A note of warning: Projects take longer to create than you might think.  Please plan your time accordingly.  Also, TEST your projects before submitting them for grading.  Too often they simply don’t work from the USB drive the way they do on the Mac.

If you are having trouble with the course, please arrange to meet with me during office hours.  I will be happy to assist you in any way I can.  Anyone whose final grade is close to a borderline status between two letter grades will receive the benefit of the doubt (or vice versa) by a consideration of class attendance and participation records.  Again, it’s all up to you.

A somewhat intangible factor in your grade includes a quality loosely referred to as “effort.” I’ve done all the things you will be asked to do and I know when it’s been worked on or just dashed off at the last minute. 

Always exceed expectations!

Creating your own work is how you will get ahead your career, no matter what you choose to do. Using anyone else’s work; using a project that was submitted in another class; or having someone else write your assignment, are examples of plagiarism. I caught two students recently and followed procedure to sanction them both. In the real world, plagiarism is often simply called theft and will not be tolerated by companies who may be sued for having employees who steal. I know most people would never commit this crime. But you should know that plagiarism in any form will not be tolerated. Committing plagiarism also means you are not developing skills you will need in the marketplace. You can read more about what constitutes plagiarism here.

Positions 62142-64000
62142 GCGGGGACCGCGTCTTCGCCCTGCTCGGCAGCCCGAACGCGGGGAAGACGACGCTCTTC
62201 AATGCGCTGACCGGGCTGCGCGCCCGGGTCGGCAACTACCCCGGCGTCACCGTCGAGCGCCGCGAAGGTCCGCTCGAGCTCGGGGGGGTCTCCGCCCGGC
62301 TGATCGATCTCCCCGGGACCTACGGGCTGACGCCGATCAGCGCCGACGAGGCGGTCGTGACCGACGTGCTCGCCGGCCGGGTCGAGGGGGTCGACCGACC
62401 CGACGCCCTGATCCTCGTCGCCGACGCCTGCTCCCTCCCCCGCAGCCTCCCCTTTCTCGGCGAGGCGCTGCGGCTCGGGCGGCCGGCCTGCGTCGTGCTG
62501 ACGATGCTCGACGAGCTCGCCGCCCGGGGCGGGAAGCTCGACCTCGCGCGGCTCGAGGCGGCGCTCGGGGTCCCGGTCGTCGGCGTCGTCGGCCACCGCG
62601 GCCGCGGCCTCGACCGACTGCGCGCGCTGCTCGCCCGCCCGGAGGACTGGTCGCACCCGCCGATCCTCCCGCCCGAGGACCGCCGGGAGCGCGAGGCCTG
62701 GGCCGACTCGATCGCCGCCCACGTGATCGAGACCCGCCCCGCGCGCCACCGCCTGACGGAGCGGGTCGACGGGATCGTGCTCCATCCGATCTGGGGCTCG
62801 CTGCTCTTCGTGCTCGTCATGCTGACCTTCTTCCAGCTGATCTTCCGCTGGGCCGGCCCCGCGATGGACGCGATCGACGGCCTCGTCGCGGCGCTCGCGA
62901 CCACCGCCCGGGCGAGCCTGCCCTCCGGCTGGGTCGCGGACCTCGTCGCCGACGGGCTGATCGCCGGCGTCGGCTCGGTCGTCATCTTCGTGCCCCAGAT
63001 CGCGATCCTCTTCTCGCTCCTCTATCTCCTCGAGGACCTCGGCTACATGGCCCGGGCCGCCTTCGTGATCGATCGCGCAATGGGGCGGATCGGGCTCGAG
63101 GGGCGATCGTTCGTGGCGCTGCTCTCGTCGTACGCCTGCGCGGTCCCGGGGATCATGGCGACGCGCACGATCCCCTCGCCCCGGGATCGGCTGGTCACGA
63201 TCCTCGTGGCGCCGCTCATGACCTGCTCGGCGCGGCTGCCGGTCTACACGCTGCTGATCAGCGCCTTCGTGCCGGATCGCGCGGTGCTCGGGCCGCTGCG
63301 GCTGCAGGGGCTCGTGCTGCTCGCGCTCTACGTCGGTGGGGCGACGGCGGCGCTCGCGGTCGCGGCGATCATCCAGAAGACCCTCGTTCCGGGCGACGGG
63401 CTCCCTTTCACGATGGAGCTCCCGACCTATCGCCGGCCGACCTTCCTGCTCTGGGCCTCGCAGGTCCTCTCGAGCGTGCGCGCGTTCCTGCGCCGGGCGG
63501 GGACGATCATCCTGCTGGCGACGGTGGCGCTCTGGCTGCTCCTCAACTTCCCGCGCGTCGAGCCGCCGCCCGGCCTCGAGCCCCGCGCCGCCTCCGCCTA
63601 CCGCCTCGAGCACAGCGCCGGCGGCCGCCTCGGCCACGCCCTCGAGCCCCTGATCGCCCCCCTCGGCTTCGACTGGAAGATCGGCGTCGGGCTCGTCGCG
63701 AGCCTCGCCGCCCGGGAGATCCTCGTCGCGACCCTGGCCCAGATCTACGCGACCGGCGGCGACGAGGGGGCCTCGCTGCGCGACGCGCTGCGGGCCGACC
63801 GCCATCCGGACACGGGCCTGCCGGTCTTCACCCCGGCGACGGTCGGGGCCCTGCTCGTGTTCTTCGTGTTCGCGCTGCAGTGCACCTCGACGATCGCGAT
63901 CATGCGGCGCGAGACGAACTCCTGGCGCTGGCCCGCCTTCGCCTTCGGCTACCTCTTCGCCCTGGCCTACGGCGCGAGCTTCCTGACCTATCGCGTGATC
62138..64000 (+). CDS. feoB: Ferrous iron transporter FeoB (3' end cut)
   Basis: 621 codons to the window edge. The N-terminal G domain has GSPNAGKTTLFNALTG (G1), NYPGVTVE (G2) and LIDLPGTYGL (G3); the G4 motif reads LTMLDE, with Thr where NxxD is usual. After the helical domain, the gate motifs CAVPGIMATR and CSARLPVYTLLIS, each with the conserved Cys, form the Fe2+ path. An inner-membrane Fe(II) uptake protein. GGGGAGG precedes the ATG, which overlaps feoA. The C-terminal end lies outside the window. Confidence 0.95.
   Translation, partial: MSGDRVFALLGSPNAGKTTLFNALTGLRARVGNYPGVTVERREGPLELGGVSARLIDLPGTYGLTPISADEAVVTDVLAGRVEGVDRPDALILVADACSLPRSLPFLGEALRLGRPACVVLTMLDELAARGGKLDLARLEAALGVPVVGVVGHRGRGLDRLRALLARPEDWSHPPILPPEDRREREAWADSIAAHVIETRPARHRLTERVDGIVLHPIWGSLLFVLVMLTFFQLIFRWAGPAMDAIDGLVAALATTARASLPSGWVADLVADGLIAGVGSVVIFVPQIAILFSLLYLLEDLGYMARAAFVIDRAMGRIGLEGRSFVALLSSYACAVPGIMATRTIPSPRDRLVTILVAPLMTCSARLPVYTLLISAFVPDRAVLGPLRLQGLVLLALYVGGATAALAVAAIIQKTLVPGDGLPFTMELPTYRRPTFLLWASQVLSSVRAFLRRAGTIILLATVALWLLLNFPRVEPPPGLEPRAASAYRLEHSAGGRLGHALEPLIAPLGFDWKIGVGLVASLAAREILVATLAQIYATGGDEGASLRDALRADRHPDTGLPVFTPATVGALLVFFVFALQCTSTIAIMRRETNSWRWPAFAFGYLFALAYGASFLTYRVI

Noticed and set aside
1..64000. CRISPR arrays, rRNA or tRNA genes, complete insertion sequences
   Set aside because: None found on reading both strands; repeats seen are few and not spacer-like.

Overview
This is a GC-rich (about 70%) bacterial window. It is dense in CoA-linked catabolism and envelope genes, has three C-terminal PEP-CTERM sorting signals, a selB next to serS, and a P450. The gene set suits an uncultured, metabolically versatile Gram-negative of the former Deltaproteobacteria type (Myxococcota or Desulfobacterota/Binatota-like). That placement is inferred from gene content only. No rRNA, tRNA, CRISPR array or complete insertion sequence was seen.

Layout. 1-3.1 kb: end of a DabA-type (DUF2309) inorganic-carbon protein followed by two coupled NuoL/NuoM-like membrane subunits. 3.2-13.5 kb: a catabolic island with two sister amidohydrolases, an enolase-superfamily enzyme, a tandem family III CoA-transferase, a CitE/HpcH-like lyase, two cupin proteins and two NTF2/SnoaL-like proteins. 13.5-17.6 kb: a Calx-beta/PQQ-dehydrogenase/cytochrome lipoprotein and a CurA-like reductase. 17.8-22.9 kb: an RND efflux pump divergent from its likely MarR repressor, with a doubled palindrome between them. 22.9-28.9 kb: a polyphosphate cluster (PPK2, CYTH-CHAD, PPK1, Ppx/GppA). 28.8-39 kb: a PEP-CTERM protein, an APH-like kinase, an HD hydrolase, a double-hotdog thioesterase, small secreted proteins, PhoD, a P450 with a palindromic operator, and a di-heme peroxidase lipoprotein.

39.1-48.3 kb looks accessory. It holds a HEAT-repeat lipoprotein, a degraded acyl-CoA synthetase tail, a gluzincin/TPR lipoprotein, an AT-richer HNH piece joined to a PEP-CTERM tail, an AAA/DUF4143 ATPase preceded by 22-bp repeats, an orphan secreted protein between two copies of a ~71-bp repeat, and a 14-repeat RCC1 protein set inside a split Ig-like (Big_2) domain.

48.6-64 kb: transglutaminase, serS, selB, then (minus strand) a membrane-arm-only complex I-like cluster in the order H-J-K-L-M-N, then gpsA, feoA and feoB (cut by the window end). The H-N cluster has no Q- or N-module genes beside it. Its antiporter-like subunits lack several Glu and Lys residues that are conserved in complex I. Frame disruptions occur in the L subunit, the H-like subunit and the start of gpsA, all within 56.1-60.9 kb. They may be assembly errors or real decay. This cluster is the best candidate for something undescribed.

This policy may be updated this year so check for the latest version, if needed. If you have any doubts about whether something is considered plagiarism or not, please check with me.

All assignments and related materials will be available online at

The following Classes and Topics listing is subject to change as our/your interests and progress dictate.  However, my experience with this course is that skill levels vary widely so this syllabus may change to a slower or more accelerated pace to meet the needs of the majority of the class.


Classes and Topics




Assignment Due
1 1/23

Class introduction, syllabus

2 1/25

Introducing the Macs if applicable). Good web sites, bad web sites, what’s the difference? 
Audience, color, type, navigation and images.

3 1/30

Review of projects

First assignment due.

4 2/1

Introduction to HTML: Tags, lists and colors

5 2/6

HTML Cont: Basic layout methods and tables, hyperlinks and pictures

6 2/8

Work on projects in class

7 2/13 snow cancellation
8 2/15

Work on projects in class


HOLIDAY - President's Day


9 2/21

Monday Schedule on a Tuesday

Review web sites
Organization of site assets, standardized file naming
How the web works

Second assignment due:
First basic web site

10 2/22

Registering a domain.
Purchasing web site hosting.

11 2/27 Introducing Dreamweaver and CSS
Setting up your web site
Optimizing images for the web in Photoshop.
12 3/1

Work on projects in class.


13 3/6

Work on projects in class.


14 3/8

Work on projects in class.


HOLIDAY - Spring Break

15 3/20

Work on projects in class.

16 3/22

Video and HTML 5
Adding Javascript elements such as rollovers

17 3/27

In-class work on fourth project

18 3/29

Creating forms
Using background images.
Image Maps


19 4/3

In-class work on fourth project


20 4/5

Review of web sites

Third assignment due:
Personal or homage web site

21 4/10

Forms - Adding email response

22 4/12

Javascript, integrating third party scripts
SEO (Search Engine Optimization) and metatags


HOLIDAY - Patriot's Day


23 4/19 In-class work on forth project
24 4/24
Fourth assignment due: Adding metatags, javascript and email
25 4/26 CMS and other Worpress sites  
26 5/1 In-class work on fifth project  
27 5/3 In-class work on fifth project  
28 5/8 Review of web sites Fifthassignment due: A Worpress web site